Essay on I Have A Dream By Martin Luther King

Essay on I Have A Dream By Martin Luther King

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Everything changed in August 1963. America was mesmerized with the famous speech “I Have a Dream” delivered by Martin Luther King. People from all over the nation gathered for one single motive, social justice, and with that citizens of the United States yearned hope for a better tomorrow; a tomorrow in which they could see a breaking dawn to a day full up roaring opportunities for everyone disregarding their ethnic background, gender, sexual preference, or economic standing. This soon led to what is now known as “The American Dream.” America’s reputation for being the land of endless possibilities has captured both foreign attention as well as native patriotism. Success here in America is defined as having a good social position and a plethora of belongings. In some cases “The American Dream” is viewed as more than wealth. It is viewed as an opportunity to reach fame. Inclusive, such beliefs have been incorporated in the Declaration of Independence, which exhibits the ideologies of equal opportunity and sovereignty, making it seem as if fame and wealth are within everyone’s reach. Currently, the ambiguity of whether or not “The American Dream” is still alive is emerging. In this paper I will demonstrate how propaganda plays a key role in making it seem as if “The American Dream is still alive by deceptively promising upward social mobility and integration into society through the use of advertising techniques such as patriotism.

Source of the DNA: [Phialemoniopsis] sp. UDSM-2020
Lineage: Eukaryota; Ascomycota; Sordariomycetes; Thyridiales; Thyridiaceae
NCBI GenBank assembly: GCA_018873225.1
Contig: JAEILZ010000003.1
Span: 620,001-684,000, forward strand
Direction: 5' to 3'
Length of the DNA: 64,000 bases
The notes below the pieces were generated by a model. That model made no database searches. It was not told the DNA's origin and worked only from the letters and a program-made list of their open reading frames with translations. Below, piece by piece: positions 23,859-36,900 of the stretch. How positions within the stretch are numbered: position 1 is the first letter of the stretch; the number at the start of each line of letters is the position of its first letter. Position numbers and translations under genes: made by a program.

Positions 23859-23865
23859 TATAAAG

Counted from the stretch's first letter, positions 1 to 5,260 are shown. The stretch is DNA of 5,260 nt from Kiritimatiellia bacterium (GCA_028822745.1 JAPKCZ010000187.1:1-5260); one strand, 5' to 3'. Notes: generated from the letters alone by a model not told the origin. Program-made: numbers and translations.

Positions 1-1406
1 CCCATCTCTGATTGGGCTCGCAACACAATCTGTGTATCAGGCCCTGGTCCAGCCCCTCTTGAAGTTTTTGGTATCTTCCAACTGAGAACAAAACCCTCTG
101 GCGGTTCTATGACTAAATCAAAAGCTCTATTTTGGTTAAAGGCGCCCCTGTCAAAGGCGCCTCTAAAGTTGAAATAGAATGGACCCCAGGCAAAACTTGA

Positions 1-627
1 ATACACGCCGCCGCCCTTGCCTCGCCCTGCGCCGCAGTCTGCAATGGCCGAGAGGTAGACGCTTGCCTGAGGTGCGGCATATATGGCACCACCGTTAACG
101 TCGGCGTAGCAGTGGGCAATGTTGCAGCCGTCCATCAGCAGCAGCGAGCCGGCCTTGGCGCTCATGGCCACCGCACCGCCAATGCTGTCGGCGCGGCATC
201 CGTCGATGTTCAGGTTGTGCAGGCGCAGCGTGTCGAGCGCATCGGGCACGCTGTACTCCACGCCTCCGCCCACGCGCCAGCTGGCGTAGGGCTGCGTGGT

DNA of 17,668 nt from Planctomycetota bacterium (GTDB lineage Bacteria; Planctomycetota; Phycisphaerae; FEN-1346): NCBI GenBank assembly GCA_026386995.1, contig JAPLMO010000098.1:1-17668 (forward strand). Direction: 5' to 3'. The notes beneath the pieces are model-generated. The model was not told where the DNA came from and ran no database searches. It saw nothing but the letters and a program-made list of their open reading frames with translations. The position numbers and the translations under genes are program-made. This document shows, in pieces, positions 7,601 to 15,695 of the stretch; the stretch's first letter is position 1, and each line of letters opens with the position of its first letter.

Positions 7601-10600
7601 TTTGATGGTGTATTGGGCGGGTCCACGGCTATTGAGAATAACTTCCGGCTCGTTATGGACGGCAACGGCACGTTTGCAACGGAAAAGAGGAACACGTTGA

First off, advertisements aim to deceive United States inhabitants into thinking that they can move up the social stratification. Jack Solomon, a semiotician depicts, “Americans, dream of rising above the crowd, of attaining a social summit beyond the reach of ordinary citizens. And therein lies the par...


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... longer such thing as “The American Dream.”
Based on the close analyzation of two different advertisements one can conclude that marketing means promote the false belief that “The American Dream” still endures by using patriotism to allure customers into thinking that to belong and to attain upward social mobility they must buy their products. What once started as a dream of an activist lost its meaning throughout time. Before, this concept was a journey rather than a destination. Martin Luther King gave hope to the hopeless. He inspired the oppressed to seek a better way of life. A better way of life signified winning over people’s respect. Now, a better way of life is considered having luxuries and fame. Now “The American Dream” is solely a notion without meaning, without an accurate representation other than that false depiction portrayed by companies.

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